When Associate Professor Martin Forsey was presented with a proposal for change at his workplace that lacked a logical argument and contained flawed data he bought a case to the Fair Work Commission, arguing that such a flawed proposal could not be used as the basis of the ‘genuine consultation’ about structural reform required under his enterprise agreement.
However, in its judgement released last week, the Fair Work Commission found that the university was under no obligation to provide data, let alone accurate data, in order to justify its proposal, and that because staff had been given the opportunity to respond to the proposal, UWA had clearly fulfilled its remit to provide ‘genuine consultation’.
The term ‘genuine consultation’ was included in the EBA and the use of the term ‘genuine’ seems to imply that consultation will extend beyond a cursory or deceitful representation of the justification for change.
But in this case, the Fair Work Commission argued that ‘genuine consultation’ had taken place on the following grounds:
- UWA provided a written proposal detailing the nature of the change, the underlying rationale for the change and the impact of the change on employees.
Fact check. The Social Science Proposal for Change did outline that the rationale for the change was to ‘improve budget sustainability, increase student load growth and improve student experience’, it also outlined that in order to achieve these goals, some majors would be eliminated, some turned into ‘teaching focused’ majors, and some rendered as ‘research flagships’. What was not in the proposal was any logical claim or connection between the nature of the changes made and the intended goals of the changes.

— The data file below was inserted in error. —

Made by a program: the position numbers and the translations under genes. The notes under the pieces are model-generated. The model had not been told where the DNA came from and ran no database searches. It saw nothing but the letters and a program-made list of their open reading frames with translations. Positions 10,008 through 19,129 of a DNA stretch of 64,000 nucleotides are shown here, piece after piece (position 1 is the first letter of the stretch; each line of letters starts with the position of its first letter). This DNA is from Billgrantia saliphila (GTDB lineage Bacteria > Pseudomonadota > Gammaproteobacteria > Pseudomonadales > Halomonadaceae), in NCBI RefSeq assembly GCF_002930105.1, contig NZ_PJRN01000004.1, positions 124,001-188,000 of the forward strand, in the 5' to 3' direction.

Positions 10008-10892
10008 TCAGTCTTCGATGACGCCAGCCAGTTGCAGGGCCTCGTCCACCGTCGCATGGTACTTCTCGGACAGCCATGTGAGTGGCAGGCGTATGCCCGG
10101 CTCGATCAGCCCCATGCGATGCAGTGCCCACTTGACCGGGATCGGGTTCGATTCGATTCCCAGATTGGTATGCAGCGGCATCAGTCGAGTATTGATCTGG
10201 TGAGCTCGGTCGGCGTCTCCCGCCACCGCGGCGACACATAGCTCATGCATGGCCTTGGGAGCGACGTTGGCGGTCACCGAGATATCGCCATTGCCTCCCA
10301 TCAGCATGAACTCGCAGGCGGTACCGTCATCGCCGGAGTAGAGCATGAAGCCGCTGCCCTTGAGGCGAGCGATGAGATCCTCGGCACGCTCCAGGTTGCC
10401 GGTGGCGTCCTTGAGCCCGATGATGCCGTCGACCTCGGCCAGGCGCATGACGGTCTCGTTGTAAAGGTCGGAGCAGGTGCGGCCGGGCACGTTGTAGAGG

Logically the proposal read like ‘in order to have more bananas, we’re going to plant some apples’.
This was particularly concerning for staff as many of the changes seemed to undermine the ability for the school to achieve the stated goal – for instance – rewarding inefficient disciplines with ‘research flagship’ status while punishing efficient ones with high teaching loads actually discourages efficiency and student load growth.
In place of any rational justification for the changes, the proposal simply contained some carefully selected tables of data that selectively represented the achievements of disciplines in external research funding and Staff/Student Ratio (note – not in efficiency or student outcomes). It also selectively mentioned the decline in enrolments in Antrop and Sociology. All of these tables and use of data contained flaws and misrepresentations.
- UWA provided the opportunity to meet and confer on the Proposal and any alternative proposals.
Fact check. The Head of School and a HR representative met with every discipline after the proposal was released. In these meetings my discipline was explicitly told that the only way to provide feedback on the proposal was via a school administered email address. When it was revealed that the Head of School would be vetting all feedback staff questioned the fairness of this process but were asked ‘to trust’ that management would consider all feedback. While the Head of School did offer to meet again to discuss the impact of the proposed changes, she made it clear that such meetings could not be used to discuss the proposal’s merits.